Angular leaf spot of cucurbits is generally considered to be caused by Pseudomonas syringae pv. lachrymans. It has a worldwide distribution and has been observed to emerge sporadically under humid and wet conditions. Reports of multiple P. syringae pathovars associated with the disease and lack of molecular analysis has left the true diversity of populations in the United States unclear. In this study, we collected 27 P. syringae strains causing foliar lesions and blighting on watermelon, cantaloupe, and squash in Florida, Georgia, and California over several years. Strains were fluorescent on King’s medium B agar and displayed the typical phenotypic and biochemical characteristics of P. syringae. P. syringae pv. lachrymans is a member of genomospecies 2. However, the genetic profiles obtained through both MLSA (gyrB, rpoD, gapA, and gltA) and BOX-PCR (BOXA1R) identified 26 of the P. syringae strains to be distributed among three clades within genomospecies 1, and phylogenetically distinct from genomospecies 2 member P. syringae pv. lachrymans. A novel MLSA haplotype of the pathogen common to all states and cucurbit hosts was identified. Considerable genetic diversity among P. syringae strains infecting cucurbits is associated with the same disease, and reflects the larger ecological diversity of P. syringae populations from genomospecies 1.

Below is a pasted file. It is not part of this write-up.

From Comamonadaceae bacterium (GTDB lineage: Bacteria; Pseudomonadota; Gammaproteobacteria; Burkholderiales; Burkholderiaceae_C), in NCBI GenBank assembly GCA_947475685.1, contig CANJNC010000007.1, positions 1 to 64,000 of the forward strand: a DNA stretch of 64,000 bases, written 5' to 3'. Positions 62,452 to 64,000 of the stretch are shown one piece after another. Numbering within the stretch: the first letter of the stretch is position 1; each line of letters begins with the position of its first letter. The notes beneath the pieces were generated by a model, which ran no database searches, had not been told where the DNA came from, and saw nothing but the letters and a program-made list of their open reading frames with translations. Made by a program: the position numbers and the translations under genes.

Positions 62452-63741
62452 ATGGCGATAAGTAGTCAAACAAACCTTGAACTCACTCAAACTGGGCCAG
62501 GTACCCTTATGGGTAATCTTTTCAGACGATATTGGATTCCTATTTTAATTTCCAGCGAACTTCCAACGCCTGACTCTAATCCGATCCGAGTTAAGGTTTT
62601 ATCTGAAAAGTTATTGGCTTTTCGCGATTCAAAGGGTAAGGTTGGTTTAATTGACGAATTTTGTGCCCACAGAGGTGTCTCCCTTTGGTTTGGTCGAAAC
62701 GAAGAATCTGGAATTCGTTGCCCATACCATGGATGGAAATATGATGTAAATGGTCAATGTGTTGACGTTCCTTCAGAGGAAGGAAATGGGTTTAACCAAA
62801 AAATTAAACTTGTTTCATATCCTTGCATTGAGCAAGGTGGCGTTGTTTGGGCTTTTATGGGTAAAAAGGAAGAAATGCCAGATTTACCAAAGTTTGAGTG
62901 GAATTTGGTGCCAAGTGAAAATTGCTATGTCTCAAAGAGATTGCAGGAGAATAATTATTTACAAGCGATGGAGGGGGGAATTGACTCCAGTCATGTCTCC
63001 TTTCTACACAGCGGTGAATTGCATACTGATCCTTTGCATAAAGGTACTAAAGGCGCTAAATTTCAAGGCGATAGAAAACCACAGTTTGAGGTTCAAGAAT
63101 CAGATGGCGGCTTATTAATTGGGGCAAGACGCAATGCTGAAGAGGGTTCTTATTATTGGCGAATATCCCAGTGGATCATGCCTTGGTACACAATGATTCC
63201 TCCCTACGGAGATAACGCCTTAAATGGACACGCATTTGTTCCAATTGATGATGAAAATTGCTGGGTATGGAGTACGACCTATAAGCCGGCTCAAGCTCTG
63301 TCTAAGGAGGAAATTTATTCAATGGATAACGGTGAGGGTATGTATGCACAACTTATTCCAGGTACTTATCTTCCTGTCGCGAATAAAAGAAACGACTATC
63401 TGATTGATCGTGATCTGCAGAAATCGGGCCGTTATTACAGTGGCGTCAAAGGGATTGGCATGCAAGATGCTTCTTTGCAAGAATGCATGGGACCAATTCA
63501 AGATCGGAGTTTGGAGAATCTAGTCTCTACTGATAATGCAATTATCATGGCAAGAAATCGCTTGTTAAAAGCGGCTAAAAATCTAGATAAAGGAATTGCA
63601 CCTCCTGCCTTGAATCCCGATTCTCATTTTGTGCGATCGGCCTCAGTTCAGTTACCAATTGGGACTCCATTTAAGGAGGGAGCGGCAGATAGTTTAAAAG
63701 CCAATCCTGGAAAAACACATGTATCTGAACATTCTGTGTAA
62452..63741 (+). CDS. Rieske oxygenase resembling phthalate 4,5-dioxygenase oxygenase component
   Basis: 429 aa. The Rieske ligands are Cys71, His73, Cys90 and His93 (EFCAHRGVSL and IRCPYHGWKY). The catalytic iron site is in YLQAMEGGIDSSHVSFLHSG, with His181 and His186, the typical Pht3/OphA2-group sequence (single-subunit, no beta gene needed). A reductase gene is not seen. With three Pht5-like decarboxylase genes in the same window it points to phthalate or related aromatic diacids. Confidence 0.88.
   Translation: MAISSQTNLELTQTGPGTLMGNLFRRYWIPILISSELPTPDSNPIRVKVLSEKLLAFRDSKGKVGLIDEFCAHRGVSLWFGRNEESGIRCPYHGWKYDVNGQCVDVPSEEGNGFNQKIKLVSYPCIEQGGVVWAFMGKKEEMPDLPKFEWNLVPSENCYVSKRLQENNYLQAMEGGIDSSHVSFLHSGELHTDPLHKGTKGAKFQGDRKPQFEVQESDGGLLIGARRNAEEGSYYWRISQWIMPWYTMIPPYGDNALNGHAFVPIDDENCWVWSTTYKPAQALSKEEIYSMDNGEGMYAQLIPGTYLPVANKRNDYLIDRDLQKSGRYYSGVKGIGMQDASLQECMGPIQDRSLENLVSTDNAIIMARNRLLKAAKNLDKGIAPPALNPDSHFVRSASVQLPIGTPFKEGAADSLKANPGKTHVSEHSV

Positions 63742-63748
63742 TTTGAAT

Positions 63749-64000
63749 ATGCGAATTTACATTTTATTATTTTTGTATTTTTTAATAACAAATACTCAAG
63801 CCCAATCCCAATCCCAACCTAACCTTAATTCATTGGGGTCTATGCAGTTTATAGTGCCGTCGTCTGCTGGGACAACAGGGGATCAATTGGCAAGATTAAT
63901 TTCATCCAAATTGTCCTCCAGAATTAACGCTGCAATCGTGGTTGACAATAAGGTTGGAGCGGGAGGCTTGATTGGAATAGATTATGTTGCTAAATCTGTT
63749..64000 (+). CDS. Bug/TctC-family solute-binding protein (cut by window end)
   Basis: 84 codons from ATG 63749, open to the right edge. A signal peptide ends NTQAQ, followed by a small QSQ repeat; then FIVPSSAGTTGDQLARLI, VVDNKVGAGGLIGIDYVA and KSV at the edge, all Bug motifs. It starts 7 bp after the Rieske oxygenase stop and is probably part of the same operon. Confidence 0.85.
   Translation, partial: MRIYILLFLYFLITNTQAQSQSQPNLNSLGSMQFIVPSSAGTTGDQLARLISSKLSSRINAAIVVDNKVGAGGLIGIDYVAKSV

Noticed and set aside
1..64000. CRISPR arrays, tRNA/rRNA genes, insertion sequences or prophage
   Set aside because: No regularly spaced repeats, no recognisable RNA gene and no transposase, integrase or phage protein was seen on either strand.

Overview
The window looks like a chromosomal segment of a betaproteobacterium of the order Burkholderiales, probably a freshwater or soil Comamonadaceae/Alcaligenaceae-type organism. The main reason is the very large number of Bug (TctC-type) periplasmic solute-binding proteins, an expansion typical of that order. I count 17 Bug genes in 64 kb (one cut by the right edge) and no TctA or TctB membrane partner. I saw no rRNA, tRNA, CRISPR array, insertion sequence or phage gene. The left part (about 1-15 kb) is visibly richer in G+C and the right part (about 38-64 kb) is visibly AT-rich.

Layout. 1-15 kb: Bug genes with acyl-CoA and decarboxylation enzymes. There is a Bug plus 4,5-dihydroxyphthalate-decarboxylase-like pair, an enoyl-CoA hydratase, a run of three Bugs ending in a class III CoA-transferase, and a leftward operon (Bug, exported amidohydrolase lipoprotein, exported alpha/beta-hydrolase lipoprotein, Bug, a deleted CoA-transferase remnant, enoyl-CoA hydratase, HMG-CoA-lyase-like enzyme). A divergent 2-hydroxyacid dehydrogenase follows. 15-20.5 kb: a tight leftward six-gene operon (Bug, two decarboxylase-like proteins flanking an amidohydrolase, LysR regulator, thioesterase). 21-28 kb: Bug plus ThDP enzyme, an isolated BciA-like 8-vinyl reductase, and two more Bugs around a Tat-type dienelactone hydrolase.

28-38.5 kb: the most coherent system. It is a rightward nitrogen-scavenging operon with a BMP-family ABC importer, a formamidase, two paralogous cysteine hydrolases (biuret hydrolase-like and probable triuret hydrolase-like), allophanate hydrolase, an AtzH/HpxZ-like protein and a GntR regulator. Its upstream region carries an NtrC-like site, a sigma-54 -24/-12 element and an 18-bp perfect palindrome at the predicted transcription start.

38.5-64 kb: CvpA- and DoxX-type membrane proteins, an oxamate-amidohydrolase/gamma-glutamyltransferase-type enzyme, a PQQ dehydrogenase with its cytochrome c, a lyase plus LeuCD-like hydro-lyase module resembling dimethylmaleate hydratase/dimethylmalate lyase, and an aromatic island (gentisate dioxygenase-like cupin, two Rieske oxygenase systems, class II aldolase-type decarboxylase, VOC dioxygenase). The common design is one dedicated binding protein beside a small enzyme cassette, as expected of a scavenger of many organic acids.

All Science Journal Classification (ASJC) codes
- Agronomy and Crop Science
- Plant Science